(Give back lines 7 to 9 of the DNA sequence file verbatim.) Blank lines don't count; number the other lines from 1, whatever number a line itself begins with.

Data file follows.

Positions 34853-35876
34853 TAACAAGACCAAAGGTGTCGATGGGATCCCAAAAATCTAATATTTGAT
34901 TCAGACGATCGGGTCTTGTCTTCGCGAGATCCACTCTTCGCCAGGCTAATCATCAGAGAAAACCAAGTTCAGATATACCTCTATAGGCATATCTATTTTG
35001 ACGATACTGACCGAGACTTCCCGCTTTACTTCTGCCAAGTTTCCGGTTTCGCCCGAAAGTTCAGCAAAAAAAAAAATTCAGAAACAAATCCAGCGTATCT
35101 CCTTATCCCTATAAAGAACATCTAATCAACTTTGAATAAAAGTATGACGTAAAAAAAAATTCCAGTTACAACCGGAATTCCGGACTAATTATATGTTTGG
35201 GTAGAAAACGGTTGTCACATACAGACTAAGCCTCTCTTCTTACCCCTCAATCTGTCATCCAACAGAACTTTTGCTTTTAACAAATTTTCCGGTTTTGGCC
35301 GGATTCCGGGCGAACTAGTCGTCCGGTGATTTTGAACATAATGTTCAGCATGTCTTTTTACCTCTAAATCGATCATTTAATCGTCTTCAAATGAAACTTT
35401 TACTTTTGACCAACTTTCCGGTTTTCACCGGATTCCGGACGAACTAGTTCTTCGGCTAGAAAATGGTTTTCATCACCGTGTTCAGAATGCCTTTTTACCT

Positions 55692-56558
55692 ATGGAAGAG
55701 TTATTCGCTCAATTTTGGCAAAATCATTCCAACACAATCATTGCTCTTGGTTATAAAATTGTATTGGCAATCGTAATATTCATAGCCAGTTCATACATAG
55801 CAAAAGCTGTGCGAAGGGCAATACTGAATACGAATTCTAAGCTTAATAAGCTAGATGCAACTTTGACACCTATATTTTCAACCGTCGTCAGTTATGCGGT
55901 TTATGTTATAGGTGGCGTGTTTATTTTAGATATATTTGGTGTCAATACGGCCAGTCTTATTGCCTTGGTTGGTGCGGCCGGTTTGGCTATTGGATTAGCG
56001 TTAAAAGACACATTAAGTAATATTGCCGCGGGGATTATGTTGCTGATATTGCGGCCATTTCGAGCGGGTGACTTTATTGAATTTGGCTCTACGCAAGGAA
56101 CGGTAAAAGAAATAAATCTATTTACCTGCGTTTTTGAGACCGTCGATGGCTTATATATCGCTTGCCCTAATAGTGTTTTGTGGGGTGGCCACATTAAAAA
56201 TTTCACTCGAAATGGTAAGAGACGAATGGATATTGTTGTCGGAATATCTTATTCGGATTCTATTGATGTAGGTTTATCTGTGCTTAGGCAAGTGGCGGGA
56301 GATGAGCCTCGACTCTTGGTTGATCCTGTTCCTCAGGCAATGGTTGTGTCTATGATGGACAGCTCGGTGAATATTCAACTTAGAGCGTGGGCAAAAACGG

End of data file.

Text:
35301 GGATTCCGGGCGAACTAGTCGTCCGGTGATTTTGAACATAATGTTCAGCATGTCTTTTTACCTCTAAATCGATCATTTAATCGTCTTCAAATGAAACTTT
35401 TACTTTTGACCAACTTTCCGGTTTTCACCGGATTCCGGACGAACTAGTTCTTCGGCTAGAAAATGGTTTTCATCACCGTGTTCAGAATGCCTTTTTACCT

Positions 55692-56558